By PAUL M.
HAVANA-“I was really inspired by the amount of heart and emotion that people have for the revolution,” stated Julia Wallace, a member of the Los Angeles branch of Youth for Socialist Action (YSA), who participated in that organization’s trip to Cuba last month. Many other members of the YSA delegation had similar reactions when describing their experiences at the end of the two-week trip.
The visit to Cuba was an incredible success overall and an important step in the development of the recently founded revolutionary youth group. It brought together 20 supporters of YSA from Los Angeles, the San Francisco Bay Area, Minneapolis, and Ashland, Wisconsin.
The participants in the trip decided to work together in the fall to spread the word about the Cuban revolution and the U.S. government’s reactionary blockade against it. YSAers will be holding slide shows and giving presentations on campuses and in cities across the country.
If readers are interested in hosting a report-back in their community, contact the YSA national office at 3425 Cesar Chavez St., San Francisco, CA 94110.
The program in which the YSA participated was designed to give us some understanding of the Cuban revolution and the problems it faces today. For example, in a fascinating discussion with a representative of Cuba’s mass women’s organization, the Federation of Cuban Women (Federacion de Mujeres Cubanas, or FMC), YSAers learned about the struggle for women’s equality in Cuba.
While it was clear the struggle is far from over, everyone was impressed by the strides that women have made since the revolution. These include increased participation in government and the labor force, a family code established in 1975 that states that men and women should share equally in housework, and many other achievements.
People at the meeting learned how the abolition of a profit system in Cuba has allowed sexist relations to begin to break down. “That could never happen under capitalism in the U.S.,” Annette Lemmo from Los Angeles YSA stated, “because the drive behind male chauvinism is a market-they use it to sell beer.”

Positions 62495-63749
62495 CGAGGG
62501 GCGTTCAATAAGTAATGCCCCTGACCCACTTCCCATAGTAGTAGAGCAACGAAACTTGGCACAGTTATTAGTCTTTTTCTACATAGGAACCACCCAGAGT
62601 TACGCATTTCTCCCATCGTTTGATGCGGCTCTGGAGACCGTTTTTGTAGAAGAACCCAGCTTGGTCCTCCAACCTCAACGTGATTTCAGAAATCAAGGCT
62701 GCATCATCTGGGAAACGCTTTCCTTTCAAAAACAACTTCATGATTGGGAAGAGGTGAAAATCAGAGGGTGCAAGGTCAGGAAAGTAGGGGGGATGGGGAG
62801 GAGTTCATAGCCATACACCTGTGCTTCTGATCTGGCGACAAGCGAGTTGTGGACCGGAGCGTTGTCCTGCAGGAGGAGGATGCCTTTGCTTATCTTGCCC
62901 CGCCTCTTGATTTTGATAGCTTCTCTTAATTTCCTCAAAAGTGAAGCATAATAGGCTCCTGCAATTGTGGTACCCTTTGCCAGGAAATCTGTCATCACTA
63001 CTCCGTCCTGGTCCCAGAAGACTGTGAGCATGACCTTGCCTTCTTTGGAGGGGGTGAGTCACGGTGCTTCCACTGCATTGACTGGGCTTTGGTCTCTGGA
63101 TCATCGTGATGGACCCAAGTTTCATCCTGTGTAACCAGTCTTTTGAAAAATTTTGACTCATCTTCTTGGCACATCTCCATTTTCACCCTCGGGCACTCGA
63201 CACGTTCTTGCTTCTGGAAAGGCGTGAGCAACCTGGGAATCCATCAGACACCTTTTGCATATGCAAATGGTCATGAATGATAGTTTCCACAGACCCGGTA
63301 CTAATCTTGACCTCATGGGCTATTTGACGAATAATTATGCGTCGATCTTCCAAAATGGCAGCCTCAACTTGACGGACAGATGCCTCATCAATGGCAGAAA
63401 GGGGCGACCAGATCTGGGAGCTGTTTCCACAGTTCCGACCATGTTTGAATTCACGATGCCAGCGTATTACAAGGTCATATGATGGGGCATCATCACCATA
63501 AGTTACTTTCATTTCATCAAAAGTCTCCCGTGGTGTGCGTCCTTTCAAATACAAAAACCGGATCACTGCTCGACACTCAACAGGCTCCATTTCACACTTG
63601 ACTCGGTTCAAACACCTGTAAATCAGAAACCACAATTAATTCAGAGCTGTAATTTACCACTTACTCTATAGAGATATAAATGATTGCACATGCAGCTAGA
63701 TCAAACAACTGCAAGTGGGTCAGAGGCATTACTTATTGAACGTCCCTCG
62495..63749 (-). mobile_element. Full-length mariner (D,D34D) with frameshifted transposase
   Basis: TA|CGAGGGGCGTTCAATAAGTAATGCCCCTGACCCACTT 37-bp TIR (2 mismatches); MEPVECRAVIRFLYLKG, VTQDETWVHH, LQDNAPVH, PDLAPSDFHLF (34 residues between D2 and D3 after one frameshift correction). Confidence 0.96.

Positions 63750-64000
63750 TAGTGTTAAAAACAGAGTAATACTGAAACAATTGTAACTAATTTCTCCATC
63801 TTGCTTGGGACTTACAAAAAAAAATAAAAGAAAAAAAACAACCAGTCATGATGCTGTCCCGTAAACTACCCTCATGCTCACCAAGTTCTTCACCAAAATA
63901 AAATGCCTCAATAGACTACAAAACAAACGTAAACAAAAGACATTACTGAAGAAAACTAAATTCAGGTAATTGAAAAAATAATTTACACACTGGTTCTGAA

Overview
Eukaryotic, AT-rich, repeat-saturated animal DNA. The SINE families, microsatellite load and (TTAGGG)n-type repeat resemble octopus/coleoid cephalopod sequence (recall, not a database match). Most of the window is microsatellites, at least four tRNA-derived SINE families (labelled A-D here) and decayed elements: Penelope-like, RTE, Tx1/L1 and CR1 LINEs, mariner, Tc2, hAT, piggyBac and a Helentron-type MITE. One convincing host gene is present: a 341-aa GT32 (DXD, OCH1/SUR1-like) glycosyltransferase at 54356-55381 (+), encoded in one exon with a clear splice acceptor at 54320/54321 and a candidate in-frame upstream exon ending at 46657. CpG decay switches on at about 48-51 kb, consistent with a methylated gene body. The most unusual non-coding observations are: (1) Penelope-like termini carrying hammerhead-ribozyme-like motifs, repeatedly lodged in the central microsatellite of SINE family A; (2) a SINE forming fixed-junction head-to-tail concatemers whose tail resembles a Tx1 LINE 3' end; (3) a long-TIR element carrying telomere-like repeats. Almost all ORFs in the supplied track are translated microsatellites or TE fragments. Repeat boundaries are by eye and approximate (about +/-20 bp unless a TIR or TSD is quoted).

The group also held a discussion with a leading official in another one of Cuba’s mass organizations, the Cuban Workers Federation (Central de Trabajadores de Cuba). At its headquarters in Havana, YSAers heard about the role of this organization, whose three million members comprise close to the total work force of Cuba.
“People participate in the process”
The focus of the trip, however, was collaboration and discussion with the Young Communist League (Union de Jovenes Comunistas, or UJC), Cuba’s revolutionary youth organization, which sponsored the YSA visit.
YSAers were able to see some of the projects of the mass Cuban youth group. For example, we went to UJC’s publishing house and spoke with the director; we visited a UJC-run recreational center for university students; and we were shown one of many UJC computer clubs where young people learn computer skills for free.
Leaders of the UJC organized the program for the YSA delegation and served as guides. Each day, the YSA group was taken to the events on their itinerary by one or two of the UJC members.
On the first day, the delegation met with Juan Carlos Frometa, the head of international relations of the UJC. At the UJC national headquarters in Havana, the American youth learned about the UJC’s role in Cuban and its efforts to involve young people in the defense of the revolution.
The continuation of the revolution depends precisely on young people coming to the forefront. The UJC, which currently has 420,000 members between the ages of 14 and 30, sees itself as the leader of that process. Juan Carlos was confident that the revolution’s deep roots in the Cuban youth would ensure its success.
He rejected the phony picture painted by the capitalist press that the revolution is held together by the will of an archaic dictator rather than by the support of the masses of Cuban people, of whom half are under 30.
When asked what will happen after the death of Cuban president Fidel Castro, for example, Juan Carlos explained humorously, “Marx’s daughter once asked Marx what there will be after communism, and Marx said, ‘more communism.’ And I would like to say that after Fidel there will be more Fidels, more revolution.”
Unfortunately for the opponents of the Cuban revolution, the routine U.S. media predictions of a shift toward capitalism after Castro’s death have little to do with reality. “The Cuban revolution will last,” Juan Carlos said, “because it is authentic. Unlike in Eastern Europe, the people participate in the process of running our society.”
An important lesson can be drawn from this statement because the best assurance of the revolution’s survival-outside of the triumph of the revolution in the advanced capitalist countries-is the increased participation of the Cuban people in the process of running society.
This would mean establishing institutions of workers’ democracy that give the Cuban people direct control over their society. Although this form of workers’ rule has not yet been instituted, the Cuban revolution has always been marked by its democratic tendency to involve the people in decision-making and mass mobilizations.